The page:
Chris Drury

For more than a quarter-century, internationally recognized British artist Chris Drury has used the materials and processes of nature in his work. Drury’s lyrical, often temporary installations mimic patterns that already exist in the natural world. Spark visits with Drury as he prepares a series of works for a six-week residency at the Montalvo Arts Center in Saratoga, California, culminating in a show called “Whorls: Installationsby Chris Drury,” an indoor and outdoor exhibition featuring three site-specific nature-based installations.

Of Drury’s projects at Montalvo, the most ambitious is “Redwood Vortex,” an installation in the redwood groves above the complex. With the help of assistants, Drury created a spiraling vortex of willow branches that surrounds one of the area’s towering redwoods. The installation reaches more than 60 feet above the ground. Drury decided on the spiral form in order to express the flow of sap, which follows a corkscrew movement up the tree’s trunk. The project proved to be no simple task, as the branches that Drury chose turned out to be less supple than expected, and the team spent a month in the redwoods building the vortex.

Much of Drury’s work explores connections between common shapes and movements that can be found in the natural world as well as in our own bodies. In addition to “Redwood Vortex,” Drury produced indoor works for the center’s gallery that examine these concordances. Two of these works are based on the cardiac twist, a double spiral pattern that describes the movement of blood in the human heart, a pattern that can also be found in fingerprints as well as in many places in nature.

For the large “Fingerprint Mural,” Drury projected images of fingerprints onto a wall, then had his assistant paint latex onto the white areas and paint the wall with dirt. When the latex was removed, the result was a series of interwoven fingerprints painted with materials that refer to the pattern’s prevalence in nature. Drury reused the cardiac twist in a floor piece called “Sequoia Whirlpool,” in which sequoia sticks are arranged in a double vortex pattern around a stone, again emphasizing the commonality of the form in both the human body and the natural landscape.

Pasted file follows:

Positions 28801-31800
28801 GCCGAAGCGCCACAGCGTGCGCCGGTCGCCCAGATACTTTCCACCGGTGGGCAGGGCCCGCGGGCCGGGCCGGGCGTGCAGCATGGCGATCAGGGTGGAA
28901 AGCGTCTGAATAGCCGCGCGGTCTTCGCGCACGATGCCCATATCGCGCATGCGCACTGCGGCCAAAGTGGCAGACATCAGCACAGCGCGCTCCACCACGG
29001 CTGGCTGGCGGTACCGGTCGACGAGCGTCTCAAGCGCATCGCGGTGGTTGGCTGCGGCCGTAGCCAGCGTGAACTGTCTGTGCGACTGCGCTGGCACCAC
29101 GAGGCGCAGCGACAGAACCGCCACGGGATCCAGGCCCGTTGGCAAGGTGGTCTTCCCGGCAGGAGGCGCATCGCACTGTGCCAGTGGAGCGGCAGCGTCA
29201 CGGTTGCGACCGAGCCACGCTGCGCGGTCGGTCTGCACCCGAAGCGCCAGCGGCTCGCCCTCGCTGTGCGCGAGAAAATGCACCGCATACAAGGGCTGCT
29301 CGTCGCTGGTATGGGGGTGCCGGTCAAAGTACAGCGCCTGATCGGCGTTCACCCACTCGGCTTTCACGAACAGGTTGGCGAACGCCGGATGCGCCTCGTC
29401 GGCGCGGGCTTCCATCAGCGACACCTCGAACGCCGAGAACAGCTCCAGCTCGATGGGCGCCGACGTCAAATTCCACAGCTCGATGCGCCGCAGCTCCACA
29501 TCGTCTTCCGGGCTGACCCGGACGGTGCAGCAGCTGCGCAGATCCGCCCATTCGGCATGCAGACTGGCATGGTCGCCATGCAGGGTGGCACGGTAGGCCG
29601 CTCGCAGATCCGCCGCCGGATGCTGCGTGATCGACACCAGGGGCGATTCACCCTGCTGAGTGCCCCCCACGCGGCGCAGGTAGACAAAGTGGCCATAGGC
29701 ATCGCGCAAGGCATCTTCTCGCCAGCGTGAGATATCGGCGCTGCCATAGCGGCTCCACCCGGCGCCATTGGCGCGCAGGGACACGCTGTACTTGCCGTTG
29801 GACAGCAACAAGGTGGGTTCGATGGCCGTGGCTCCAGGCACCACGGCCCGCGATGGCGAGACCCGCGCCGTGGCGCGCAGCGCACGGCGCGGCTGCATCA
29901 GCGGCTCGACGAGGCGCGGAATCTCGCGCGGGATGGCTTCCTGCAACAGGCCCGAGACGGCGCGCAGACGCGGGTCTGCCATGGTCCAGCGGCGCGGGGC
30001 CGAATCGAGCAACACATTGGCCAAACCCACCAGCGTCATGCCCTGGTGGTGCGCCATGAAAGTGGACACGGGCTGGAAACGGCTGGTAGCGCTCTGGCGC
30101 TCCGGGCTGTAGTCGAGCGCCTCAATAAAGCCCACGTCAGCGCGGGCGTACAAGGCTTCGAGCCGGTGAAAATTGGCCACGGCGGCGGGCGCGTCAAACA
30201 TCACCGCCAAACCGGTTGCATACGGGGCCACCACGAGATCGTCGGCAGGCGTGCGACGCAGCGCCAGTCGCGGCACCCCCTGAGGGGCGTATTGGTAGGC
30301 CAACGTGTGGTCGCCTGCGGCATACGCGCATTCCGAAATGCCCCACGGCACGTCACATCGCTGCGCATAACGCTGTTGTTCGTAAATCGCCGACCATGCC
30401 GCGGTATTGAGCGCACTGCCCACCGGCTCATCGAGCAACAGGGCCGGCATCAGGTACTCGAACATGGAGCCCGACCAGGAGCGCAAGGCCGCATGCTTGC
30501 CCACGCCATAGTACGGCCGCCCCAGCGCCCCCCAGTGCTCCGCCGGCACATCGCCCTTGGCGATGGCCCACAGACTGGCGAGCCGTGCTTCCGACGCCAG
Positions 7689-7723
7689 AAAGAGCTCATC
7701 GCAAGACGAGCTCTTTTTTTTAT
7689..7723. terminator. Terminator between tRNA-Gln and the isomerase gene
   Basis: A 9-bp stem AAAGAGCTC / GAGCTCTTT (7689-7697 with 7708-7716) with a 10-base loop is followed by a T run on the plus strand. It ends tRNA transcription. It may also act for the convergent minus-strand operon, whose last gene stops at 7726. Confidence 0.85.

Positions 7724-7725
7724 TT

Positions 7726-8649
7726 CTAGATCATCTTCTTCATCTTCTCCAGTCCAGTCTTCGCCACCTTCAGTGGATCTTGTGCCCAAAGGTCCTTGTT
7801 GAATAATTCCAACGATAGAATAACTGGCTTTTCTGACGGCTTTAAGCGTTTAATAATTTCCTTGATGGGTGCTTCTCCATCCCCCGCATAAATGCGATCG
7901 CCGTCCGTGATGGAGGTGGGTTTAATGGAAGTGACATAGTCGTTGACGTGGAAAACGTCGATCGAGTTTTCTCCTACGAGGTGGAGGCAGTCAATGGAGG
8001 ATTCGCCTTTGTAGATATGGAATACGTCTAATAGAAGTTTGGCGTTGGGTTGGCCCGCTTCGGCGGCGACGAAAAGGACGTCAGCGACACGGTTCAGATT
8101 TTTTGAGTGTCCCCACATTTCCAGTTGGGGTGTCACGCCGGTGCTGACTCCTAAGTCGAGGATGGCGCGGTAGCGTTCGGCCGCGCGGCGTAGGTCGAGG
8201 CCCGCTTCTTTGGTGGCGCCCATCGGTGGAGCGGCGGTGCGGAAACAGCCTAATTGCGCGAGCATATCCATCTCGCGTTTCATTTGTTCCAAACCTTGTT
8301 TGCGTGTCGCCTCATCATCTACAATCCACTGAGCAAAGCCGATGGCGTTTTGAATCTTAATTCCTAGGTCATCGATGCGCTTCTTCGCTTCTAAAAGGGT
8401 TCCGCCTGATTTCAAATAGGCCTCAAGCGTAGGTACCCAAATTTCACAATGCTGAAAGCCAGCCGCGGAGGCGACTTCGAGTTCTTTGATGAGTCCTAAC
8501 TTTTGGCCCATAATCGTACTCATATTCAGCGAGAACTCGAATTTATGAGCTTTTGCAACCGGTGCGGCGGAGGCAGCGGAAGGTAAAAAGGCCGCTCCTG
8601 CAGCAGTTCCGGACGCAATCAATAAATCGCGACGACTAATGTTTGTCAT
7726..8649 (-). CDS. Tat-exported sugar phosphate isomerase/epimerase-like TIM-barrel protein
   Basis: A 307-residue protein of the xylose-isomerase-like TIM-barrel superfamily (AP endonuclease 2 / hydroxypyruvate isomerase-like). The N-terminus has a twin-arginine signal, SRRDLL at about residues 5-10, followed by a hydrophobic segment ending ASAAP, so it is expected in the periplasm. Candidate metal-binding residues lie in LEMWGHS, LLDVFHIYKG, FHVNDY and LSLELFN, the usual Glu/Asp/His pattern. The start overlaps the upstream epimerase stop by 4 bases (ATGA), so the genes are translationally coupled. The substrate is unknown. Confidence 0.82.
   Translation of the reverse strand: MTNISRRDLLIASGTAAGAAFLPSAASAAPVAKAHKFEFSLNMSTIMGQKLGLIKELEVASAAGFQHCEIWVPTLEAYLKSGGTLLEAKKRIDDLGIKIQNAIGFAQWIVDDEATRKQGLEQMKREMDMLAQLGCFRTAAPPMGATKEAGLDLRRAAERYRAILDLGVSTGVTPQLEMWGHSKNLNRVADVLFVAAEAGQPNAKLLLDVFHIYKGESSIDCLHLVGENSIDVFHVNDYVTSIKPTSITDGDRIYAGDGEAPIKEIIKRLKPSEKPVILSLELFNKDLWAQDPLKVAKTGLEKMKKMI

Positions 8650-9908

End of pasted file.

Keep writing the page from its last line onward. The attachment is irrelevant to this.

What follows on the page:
More about Montalvo Arts Center
The Montalvo Arts Center is a nonprofit organization dedicated to forging meaningful connections between art and artists and the communities it serves, through creation, presentation and education. The organization was founded in 1930, when Senator James Duval Phelan left the 175-acre property, including a stunning villa, to the people of California for the encouragement of art, music literature and architecture. In 2005, the organization changed its name from Montalvo to Montalvo Arts Center to commemorate its 75th year as an arts center and to better communicate its mission to expanding local, national and international audiences.

Where: 15400 Montalvo Rd., Saratoga
Phone: (408) 961-5800

Chris Drury 19 January,2016Spark


  • Array
  • Array

Related Episodes

All Natural

Explore the great outdoors with artists who have made it part of their life's work.

Sponsored by

Become a KQED sponsor